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Police held diary that could have been used in Gilfoyle trial

all credits: Liverpool Echo
published: 6th January 2012

A diary which could have been used as evidence in the trial of a man jailed for murdering his eight and a half months pregnant wife was not made available by Merseyside Police. Eddie Gilfoyle was locked up in 1993 after being convicted of killing wife Paula, who was found hanged in their garage at Upton, Wirral in June 1992.

Mr Gilfoyle has always protested his innocence, despite losing two appeals against his conviction in 1995 and 2000. Evidence that Mrs Gilfoyle, who was 33 when she died, kept a small, black page per day diary came to light today.

The notes in the padlocked book ran throughout her teenage years and showed a woman whose formative years were fraught with trauma and difficulty. It was revealed that at 15 she took an overdose of pills.

She was also engaged to a convicted killer in her teens and bought him a wedding ring while he was serving time behind bars. She also records how two of her former boyfriends threatened to commit suicide, and how she kept a note from one of them stating he intended to end his life.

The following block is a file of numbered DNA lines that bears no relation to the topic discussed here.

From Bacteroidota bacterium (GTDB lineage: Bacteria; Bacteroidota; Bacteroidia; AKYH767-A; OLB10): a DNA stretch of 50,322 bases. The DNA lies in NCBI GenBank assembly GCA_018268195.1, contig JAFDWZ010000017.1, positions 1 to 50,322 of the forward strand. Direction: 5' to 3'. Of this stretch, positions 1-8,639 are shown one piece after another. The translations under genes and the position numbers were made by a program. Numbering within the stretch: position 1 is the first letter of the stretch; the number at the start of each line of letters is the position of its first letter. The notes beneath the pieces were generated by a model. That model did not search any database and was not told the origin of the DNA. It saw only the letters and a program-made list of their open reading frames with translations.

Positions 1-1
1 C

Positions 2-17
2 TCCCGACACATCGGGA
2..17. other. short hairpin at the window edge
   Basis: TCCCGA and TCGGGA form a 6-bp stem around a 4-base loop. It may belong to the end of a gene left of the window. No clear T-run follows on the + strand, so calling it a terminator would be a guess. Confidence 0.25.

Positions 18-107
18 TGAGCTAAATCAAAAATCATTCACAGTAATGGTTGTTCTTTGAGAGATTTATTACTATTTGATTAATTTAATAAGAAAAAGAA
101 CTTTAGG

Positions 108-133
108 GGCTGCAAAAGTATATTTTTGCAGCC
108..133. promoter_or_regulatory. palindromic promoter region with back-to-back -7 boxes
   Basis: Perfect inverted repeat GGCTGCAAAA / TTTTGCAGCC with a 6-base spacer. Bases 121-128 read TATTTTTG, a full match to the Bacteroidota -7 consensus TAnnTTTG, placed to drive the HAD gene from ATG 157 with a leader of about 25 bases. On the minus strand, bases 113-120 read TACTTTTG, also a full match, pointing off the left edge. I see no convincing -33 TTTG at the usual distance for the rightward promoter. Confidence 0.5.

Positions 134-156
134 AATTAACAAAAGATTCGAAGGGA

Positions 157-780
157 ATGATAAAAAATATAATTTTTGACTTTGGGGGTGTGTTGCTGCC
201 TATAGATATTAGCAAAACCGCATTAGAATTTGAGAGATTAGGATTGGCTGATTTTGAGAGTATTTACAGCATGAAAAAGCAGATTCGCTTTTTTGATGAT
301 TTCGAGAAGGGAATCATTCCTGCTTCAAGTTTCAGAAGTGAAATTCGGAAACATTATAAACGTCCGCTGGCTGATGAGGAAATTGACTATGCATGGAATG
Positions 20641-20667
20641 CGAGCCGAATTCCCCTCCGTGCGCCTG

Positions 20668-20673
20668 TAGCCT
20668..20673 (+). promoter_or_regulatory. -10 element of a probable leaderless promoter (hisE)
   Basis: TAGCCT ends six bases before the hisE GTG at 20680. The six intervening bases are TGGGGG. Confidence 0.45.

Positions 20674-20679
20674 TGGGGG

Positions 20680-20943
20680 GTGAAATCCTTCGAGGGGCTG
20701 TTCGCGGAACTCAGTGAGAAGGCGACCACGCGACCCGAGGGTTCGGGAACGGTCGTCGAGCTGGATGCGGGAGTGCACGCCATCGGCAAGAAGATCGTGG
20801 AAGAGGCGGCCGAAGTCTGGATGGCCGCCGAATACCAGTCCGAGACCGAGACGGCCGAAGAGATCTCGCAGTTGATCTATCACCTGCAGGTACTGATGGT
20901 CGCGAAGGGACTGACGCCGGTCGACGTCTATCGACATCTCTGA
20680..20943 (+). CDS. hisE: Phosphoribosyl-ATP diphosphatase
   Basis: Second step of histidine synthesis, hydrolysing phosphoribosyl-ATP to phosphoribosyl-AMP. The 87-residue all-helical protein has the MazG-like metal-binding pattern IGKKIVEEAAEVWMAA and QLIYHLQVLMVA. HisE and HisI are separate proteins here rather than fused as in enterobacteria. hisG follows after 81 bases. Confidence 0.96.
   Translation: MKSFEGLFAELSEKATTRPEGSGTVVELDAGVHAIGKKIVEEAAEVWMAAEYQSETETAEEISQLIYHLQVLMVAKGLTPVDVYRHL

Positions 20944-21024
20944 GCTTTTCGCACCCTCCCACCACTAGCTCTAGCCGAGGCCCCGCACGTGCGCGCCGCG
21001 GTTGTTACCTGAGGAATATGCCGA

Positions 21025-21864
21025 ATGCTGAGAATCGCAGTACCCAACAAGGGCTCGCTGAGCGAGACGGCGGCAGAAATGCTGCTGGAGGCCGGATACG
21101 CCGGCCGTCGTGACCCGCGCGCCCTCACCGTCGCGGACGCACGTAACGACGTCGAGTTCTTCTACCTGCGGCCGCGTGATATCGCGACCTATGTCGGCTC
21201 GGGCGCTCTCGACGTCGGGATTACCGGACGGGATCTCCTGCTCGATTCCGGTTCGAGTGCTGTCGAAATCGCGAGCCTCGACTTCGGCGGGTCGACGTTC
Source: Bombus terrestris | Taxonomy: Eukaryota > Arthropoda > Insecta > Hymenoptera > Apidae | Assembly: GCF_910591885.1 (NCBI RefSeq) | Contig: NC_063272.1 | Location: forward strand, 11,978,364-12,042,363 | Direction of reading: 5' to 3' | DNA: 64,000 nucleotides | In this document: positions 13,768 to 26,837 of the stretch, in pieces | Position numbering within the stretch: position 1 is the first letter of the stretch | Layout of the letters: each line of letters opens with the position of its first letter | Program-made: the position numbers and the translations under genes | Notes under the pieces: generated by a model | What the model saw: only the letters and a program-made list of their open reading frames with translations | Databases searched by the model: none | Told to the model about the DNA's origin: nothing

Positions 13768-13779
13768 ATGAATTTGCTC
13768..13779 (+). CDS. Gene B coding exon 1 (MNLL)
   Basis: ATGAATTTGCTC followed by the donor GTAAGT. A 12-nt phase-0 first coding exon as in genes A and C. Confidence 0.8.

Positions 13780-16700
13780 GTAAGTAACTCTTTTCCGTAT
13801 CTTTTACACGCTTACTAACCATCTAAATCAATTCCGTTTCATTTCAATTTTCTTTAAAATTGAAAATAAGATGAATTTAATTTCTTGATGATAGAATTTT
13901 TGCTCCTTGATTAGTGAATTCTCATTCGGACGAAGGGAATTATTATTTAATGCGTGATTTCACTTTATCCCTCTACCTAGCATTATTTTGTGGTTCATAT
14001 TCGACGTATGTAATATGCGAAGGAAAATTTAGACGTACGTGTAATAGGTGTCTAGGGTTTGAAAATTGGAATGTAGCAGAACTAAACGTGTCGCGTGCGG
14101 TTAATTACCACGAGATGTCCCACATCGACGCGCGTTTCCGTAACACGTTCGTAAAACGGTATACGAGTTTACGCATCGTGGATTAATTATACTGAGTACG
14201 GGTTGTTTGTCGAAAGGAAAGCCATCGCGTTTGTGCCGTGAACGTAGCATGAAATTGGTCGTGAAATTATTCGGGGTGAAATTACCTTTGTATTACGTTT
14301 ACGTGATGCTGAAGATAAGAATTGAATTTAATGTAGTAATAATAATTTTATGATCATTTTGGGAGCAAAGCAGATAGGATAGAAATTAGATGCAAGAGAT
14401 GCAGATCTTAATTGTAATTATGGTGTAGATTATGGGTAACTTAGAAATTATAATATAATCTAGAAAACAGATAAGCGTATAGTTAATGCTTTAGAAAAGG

During Mr Gilfoyle’s 1993 trial at Liverpool Crown Court he was accused of dictating a suicide note which Mrs Gilfoyle penned in her own handwriting and was discovered at the scene.

It was revealed today that in 2010 Merseyside Police presented a box of evidence containing the journal to Mr Gilfoyle’s defence lawyers. It was the first time they had been made aware of it.

Police today refused to comment on where the box had been all that time. A spokesman said: “It would be inappropriate to comment on this case which is currently under review by the Criminal Cases Review Commission.”

Mr Gilfoyle, 59, was released on parole last spring, and on speaking to the media said he had been the victim of a “cover up” by Merseyside Police. In March he said: “I want my life back. “I may be out of prison but I will always be a prisoner while this is hanging over my head.”

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Posted by on 07/01/2012. Filed under Questionable Convictions. You can follow any responses to this entry through the RSS 2.0. You can leave a response or trackback to this entry

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